She’ll likely be out in time to celebrate the birth of her newborn in the absence of correctional officers. I’m glad for that. Mostly for the baby.

It’s just my opinion, I know, but while sitting and listening to her case, my mind drifted to what kind of life her kids would have if she doesn’t get it together, and  quick.

Monias’ isn’t some big story, certainly not one I’d expect to see written up in the newspaper.

But my reading of the public’s interest prevents me from simply disregarding her case — another that references a major problem society has, but not major enough to warrant real ink.

Regardless of what I may feel about it.

Booze rears its head once again.

Just pointing it out.



Hers was yet another case I’ve come across recently where it didn’t appear on the official docket the media gets every day. Showing up at these hearings draws stares from the lawyers.

The non-story that’s really a story

“How can this possibly be a story?”

This, a question asked of me this week by a Crown attorney regarding my presence at a recent court hearing involving a suspected drunk driver.

The case dated back to 2006. In the end, Judge Sid Lerner chose to acquit the 47-year-old man (now of Calgary) of driving while impaired. There were no injuries in the case.

Lerner’s reasons were simple. The Crown’s evidence in terms of identification of the suspect were themselves suspect and “tainted” by the arresting officers.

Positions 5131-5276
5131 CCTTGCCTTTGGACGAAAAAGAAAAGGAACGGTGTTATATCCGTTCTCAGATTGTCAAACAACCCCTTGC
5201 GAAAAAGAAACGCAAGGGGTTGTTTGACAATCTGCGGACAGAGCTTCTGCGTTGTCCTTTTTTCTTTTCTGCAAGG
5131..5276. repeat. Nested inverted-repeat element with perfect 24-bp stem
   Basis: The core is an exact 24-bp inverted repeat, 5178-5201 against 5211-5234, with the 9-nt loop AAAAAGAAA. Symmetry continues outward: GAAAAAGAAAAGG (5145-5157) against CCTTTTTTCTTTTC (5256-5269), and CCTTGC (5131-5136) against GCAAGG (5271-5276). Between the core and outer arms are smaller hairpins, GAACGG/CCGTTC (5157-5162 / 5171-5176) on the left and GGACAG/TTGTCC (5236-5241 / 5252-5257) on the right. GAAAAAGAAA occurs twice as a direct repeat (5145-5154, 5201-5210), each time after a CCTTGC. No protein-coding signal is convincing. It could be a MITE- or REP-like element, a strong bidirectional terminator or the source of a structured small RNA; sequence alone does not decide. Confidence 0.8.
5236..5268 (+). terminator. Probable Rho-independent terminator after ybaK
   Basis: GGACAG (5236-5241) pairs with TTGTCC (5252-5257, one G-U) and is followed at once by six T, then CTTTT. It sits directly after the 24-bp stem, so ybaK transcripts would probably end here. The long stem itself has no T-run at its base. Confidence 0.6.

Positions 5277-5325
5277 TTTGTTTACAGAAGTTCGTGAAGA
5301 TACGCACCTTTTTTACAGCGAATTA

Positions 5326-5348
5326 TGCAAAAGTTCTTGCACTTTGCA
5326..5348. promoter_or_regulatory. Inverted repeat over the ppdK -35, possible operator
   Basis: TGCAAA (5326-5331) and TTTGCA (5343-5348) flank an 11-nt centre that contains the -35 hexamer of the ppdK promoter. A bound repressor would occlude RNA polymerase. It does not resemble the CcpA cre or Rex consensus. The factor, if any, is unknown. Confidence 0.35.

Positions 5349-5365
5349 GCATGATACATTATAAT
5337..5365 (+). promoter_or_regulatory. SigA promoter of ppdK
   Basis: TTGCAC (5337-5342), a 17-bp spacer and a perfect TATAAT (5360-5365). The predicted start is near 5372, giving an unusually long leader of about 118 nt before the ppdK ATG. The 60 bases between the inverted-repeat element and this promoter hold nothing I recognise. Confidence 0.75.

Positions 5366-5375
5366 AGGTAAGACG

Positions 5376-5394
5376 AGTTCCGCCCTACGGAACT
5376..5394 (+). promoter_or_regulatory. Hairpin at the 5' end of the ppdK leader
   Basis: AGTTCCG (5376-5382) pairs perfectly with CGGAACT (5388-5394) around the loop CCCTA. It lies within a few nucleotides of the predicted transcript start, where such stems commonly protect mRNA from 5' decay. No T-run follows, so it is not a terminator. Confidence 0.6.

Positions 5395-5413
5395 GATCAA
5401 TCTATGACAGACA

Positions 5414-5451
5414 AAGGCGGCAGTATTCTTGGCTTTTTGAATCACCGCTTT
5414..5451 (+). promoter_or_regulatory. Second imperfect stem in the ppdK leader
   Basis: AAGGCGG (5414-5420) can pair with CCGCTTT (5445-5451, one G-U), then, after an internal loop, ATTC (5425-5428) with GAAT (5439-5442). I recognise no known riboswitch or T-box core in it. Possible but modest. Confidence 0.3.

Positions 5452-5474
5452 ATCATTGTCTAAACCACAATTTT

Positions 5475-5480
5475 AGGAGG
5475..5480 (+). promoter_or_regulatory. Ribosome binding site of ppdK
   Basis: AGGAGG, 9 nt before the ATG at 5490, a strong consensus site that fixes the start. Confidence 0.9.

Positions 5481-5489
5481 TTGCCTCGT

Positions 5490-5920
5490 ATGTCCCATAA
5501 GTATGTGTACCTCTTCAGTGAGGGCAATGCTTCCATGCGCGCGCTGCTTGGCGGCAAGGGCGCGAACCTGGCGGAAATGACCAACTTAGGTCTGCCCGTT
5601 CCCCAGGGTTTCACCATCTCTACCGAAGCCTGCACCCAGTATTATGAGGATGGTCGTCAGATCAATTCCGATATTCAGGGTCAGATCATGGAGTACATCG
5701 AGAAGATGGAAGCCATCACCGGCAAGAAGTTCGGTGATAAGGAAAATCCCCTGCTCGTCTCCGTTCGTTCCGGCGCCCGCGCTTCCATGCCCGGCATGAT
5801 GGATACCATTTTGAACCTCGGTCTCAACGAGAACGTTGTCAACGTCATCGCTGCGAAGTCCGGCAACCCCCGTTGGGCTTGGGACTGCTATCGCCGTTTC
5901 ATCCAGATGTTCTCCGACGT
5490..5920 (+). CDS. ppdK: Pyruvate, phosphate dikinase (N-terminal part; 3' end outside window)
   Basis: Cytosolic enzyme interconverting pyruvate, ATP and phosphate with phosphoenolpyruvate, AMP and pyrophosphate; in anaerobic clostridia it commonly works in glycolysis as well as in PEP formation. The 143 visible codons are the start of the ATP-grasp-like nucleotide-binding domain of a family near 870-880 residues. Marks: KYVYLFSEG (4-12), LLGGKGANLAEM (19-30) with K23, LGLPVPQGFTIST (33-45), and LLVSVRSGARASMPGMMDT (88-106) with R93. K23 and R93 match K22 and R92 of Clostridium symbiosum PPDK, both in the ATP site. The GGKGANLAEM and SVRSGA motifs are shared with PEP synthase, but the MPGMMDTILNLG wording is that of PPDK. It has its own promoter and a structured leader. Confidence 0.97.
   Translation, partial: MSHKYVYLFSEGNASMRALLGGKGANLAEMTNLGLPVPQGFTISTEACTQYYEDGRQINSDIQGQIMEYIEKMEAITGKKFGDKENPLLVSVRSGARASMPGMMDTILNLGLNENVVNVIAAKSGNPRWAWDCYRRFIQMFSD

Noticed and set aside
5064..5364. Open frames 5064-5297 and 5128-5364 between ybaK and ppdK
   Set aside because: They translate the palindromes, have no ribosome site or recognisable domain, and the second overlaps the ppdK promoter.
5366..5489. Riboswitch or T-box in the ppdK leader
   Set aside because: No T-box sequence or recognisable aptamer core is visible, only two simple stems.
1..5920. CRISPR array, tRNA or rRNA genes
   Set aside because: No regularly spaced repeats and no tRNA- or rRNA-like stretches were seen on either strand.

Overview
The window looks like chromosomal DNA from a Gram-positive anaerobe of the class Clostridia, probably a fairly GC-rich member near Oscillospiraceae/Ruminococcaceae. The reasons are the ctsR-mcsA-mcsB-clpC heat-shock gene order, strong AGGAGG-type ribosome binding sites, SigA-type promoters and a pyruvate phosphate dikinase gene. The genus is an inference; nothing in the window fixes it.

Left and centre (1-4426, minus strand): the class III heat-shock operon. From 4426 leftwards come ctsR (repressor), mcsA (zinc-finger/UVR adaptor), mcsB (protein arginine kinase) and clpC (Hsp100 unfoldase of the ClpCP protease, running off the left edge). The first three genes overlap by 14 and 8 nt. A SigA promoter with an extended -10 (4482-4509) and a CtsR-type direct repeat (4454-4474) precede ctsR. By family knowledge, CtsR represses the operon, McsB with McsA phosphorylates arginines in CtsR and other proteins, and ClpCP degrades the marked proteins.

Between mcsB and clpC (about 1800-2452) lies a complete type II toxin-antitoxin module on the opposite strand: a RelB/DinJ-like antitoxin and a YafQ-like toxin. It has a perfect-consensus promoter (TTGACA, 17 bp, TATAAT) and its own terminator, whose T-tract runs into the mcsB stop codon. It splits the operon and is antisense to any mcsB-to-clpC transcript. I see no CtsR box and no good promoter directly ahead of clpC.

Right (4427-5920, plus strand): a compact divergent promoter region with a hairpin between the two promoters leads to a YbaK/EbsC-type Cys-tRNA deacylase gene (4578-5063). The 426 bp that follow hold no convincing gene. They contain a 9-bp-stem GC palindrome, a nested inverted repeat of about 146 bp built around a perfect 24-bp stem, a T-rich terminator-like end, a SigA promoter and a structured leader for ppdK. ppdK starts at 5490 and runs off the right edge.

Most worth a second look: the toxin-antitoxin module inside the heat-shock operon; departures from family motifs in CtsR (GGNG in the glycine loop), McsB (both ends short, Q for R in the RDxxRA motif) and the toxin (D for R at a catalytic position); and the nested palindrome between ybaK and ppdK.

There was a crash in the North End, and a suspect fled the scene.

Police caught up with him behind his own home and brought witnesses to the scene where they identified the man as the driver.

At the time he was identified by them, he was sitting handcuffed in the back of a cruiser car.

“The unfairness” of the above identification method was prejudicial, Lerner stated.

Police methods “clearly tainted” and had a “contaminating effect” on the identification-investigative process.

UPDATE: Forgot to mention that the ID evidence was tossed even though the suspect had a set of keys a broken light from the car in his possession at the time of his arrest. 

During trial — one of the witnesses who stated he got “a decent look” at the driver involved in the crash testified that he was simply describing the accused in court.

As well, the admissibility of statements given to police by the accused was challenged during a voir dire and tossed out.

Both factors contributed to a lost prosecution, one that was set down for trial initially in April 2008, delayed till the next year, and finally wrapped up five years — five years! — after the suspect’s arrest.

Personally, I don’t remember what I had for breakfast (actually I do, it was nothing.) But realistically, how can a witness reasonably be expected to remember finer details of an event (one where things happened in rapid-fire succession) half a decade after they happened?